COVID-19 is a new, contagious respiratory illness that can be deadly and can cause a range of health issues, including fevers, body aches, fatigue, coughing, and breathing problems, among other reported symptoms. Patients who are 61 years old and older appear to be especially vulnerable, according to data from the Tennessee Department of Health. About 85 percent of all COVID-19 deaths in the state have been among patients who are 61 years old and older (284 of 336 deaths).
The number of deaths in Tennessee starts rising in the 41-50 age group (16 deaths, or 5 percent of them). It continues to climb in older age groups:
- 30 deaths (9 percent of the total) in the 51-60 age group,
- 71 deaths (21 percent) in the 61-70 age group,
- 96 deaths (29 percent) in the 71-80 age group, and
- 117 deaths (35 percent) in the 81-and-older age group.
The disease has affected more males and been deadlier for them. As of Sunday, 11,004 cases (55 percent) were among males, and 187 deaths (56 percent) were among males.
The largest percentage of COVID-19 cases continues to be among patients who are 21 to 30 years old. That age group accounted for 4,073 cases, or 20 percent of patients as of Sunday. Another age group, 31-40, was also at about 20 percent with 3,971 cases.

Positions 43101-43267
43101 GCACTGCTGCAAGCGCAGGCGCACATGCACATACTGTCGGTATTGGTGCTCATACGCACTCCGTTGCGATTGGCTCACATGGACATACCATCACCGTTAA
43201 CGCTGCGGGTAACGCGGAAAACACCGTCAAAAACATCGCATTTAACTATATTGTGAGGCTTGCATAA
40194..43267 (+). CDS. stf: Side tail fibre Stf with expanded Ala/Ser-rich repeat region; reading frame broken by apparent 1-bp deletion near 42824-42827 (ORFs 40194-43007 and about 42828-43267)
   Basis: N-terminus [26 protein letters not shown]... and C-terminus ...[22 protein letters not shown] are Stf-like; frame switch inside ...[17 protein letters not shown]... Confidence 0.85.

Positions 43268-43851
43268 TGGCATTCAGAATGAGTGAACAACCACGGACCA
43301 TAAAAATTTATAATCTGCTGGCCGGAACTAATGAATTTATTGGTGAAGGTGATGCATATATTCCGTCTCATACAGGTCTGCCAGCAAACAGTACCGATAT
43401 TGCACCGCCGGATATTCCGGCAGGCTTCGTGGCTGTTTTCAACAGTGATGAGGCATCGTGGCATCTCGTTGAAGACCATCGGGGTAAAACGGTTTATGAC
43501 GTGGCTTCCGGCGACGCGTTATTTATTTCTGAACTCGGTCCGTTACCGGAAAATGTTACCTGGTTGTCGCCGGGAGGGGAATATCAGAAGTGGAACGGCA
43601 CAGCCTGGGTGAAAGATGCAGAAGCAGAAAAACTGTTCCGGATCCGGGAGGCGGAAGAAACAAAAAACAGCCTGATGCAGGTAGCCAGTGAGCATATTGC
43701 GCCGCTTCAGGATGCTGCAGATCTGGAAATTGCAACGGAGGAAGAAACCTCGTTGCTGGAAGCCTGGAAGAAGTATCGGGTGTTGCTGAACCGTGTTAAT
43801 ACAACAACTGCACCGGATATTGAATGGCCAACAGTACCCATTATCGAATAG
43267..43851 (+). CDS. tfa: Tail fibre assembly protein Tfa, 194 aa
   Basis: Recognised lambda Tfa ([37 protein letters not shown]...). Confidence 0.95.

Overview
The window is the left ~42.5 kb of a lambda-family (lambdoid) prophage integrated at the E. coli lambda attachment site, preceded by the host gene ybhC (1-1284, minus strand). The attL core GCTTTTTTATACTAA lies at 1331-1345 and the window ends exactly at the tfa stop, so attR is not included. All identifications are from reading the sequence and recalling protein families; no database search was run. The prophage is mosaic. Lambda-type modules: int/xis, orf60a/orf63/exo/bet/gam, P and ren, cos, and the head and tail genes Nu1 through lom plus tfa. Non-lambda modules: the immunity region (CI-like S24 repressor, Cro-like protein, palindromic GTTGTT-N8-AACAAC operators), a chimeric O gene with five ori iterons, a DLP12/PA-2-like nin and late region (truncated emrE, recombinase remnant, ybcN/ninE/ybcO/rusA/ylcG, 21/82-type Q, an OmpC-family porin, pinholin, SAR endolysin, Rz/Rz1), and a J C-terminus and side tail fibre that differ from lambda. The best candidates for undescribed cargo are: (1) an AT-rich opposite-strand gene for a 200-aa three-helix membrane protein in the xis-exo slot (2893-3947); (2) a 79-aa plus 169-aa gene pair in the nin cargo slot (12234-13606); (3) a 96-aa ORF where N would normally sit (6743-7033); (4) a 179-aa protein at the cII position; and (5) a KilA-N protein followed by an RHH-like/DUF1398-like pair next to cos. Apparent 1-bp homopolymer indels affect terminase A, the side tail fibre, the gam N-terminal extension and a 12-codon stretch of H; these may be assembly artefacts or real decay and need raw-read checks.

There were 3,479 cases (17 percent) in the 41-50 age group, and 2,918 cases (14 percent) in the 51-60 age group.
There have been 383,576 COVID-19 tests in Tennessee at the state public health laboratory and at other labs. The total number of COVID-19 cases in the state includes both confirmed cases and cases that are presumed to be positive. About 5.3 percent of tests in Tennessee have been positive, down from a 6.2 percent rate reported earlier on Oak Ridge Today.
On Sunday, the state reported that 94 of the deaths from COVID-19 have occurred in Shelby County, which includes Memphis in West Tennessee. There have been 57 deaths in Davidson County, which includes Nashville in Middle Tennessee, and 45 deaths in Sumner County northeast of Nashville.
Davidson County has reported 4,518 COVID-19 cases, and Shelby County has reported 4,336.
Seven Nashville-area counties had 7,669 total cases on Sunday: Cheatham (104), Davidson (4,518), Robertson (371), Rutherford (998), Sumner (811), Williamson (512), and Wilson (355). That was about 38 percent of the state’s total.
Sumner County has had 45 deaths, and Rutherford County has had 22.
There have been 14 deaths in Hamilton County, which has 552 cases and includes Chattanooga in southeast Tennessee, and five deaths in Knox County, which includes Knoxville in East Tennessee. Knox County has had 331 cases, with 293 of those recovered on Sunday.
Besides Knox County, here were the case totals in other counties surrounding Anderson County on Sunday: Campbell (17, with one death and 16 recoveries), Loudon (132, with no deaths and 54 recoveries), Morgan (17, with no deaths and six recoveries), Roane (15, with no deaths and nine recoveries), Scott (11, with no deaths and 11 recoveries), and Union (4, with no deaths and three recoveries).
See the Tennessee Department of Health website here.
More information will be added as it becomes available.